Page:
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The Chicken Liver and Pastrami Sandwich at Kenny and Ziggy's

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The problem with the Reuben at Kenny and Ziggy's is that it has its own gravitational pull. Not only is the sandwich large enough to encourage small moons into orbit, it's also such an amazing example of its genre that it makes deviation difficult. As soon as I slide into one of those red booths, I immediately start thinking Reuben. I'm actually a little afraid of the thrall in which that sandwich holds me.

That's where schmaltz comes in. I have a deep affection for that rich essence of chicken, and encourage its liberal application in cooking. On my last visit to K&Z's, fighting that old familiar tug toward the Reuben, I lit on the "Give Me Liberty Or Give Me Schmaltz!" Its promise of fatty chopped chicken livers married with smoky pastrami was just the jolt I needed to break the Reuben's spell. I ordered it before I could change my mind, resting somewhat secure in the knowledge that my wife had ordered the Reuben. It's good to have a contingency plan.

When the sandwich arrived, it was actually kind of intimidating. My rational brain told me that the open-faced Reuben was just as big, but there's something about a triple-decker sandwich, its sheer verticality seeming to question the physics of actual consumption, that makes you doubt the sanity of its creator.

Throwing caution to the wind, I grasped the behemoth firmly, squeezing gently in order to compress the sandwich down to something closer to the diameter of my mouth. Immediately, schmaltzy liver oozed out of the sandwich on every side. I'm sure it was a little unpleasant to watch, but it was delicious to eat.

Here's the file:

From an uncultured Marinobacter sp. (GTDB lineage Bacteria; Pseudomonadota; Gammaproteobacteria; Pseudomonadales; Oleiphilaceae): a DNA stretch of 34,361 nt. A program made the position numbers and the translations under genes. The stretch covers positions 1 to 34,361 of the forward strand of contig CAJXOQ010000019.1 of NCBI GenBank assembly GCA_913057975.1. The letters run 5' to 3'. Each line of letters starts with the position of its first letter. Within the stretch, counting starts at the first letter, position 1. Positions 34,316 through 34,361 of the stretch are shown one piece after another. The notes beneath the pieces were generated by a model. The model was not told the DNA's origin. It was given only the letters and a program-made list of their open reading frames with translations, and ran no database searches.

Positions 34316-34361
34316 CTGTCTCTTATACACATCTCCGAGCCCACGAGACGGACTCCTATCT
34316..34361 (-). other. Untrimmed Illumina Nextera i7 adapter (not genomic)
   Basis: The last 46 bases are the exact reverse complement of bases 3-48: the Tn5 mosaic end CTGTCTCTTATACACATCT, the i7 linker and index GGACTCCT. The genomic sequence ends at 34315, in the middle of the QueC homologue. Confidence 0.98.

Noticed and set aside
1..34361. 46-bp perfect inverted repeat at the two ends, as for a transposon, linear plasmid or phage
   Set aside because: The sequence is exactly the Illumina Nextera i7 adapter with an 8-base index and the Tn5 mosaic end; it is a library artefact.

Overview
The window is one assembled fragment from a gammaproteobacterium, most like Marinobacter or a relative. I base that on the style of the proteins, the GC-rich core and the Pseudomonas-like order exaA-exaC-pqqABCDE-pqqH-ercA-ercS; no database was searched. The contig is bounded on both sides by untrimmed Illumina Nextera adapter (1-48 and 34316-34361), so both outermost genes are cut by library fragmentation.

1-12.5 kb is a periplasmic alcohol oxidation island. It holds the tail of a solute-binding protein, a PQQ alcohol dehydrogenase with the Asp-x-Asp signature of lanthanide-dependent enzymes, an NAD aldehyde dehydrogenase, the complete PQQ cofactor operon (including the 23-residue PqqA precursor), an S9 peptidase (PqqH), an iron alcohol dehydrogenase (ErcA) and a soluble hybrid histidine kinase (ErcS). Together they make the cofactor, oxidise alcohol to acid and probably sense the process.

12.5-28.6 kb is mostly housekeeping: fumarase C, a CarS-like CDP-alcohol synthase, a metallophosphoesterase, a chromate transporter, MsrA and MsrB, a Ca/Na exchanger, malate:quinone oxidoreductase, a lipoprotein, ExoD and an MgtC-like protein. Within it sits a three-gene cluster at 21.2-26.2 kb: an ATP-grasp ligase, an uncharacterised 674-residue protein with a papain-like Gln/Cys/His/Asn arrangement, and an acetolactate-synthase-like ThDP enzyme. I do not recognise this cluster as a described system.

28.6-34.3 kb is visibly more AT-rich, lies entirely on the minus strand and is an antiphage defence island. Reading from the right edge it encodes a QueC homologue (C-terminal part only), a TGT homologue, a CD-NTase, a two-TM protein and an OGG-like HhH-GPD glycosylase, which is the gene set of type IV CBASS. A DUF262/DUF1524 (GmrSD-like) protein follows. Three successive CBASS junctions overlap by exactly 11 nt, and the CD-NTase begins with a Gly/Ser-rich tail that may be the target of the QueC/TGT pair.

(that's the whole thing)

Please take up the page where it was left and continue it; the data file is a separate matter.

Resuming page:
The first bite was mostly chopped liver, as I was trying to prevent it from dripping off the sandwich, waffle cone-style. It was vaguely sweet and deeply savory, with that wonderful not-quite-smooth texture I prefer in chopped liver. Some places basically puree their liver, and that just makes me sad. I also love the fact that it was mostly liver, with little filler there to cover up the funk, which was out in force. It was a heady first bite, a jolt to the senses.

Bite two sent the sandwich over the top, as the smoky tang of pastrami both contributed to and cut through the richness of the liver. The cumulative effect was extremely rich, but with elevating hints of spice that kept it from being leaden. It was a wonderful balancing act that teetered tantalizingly on the verge of too much.

I devoured the sandwich without so much as one sidelong glance at my wife's Reuben, washed down with a palate-cleansing IPA from Brooklyn Brewery. I don't know that this one has deposed the King of Sandwiches, but it's certainly standing in line for the throne. Be forewarned, though, it's a lot of sandwich in more ways than one. By the time I got home, I felt very much like I needed a nap, or at least some Underberg.

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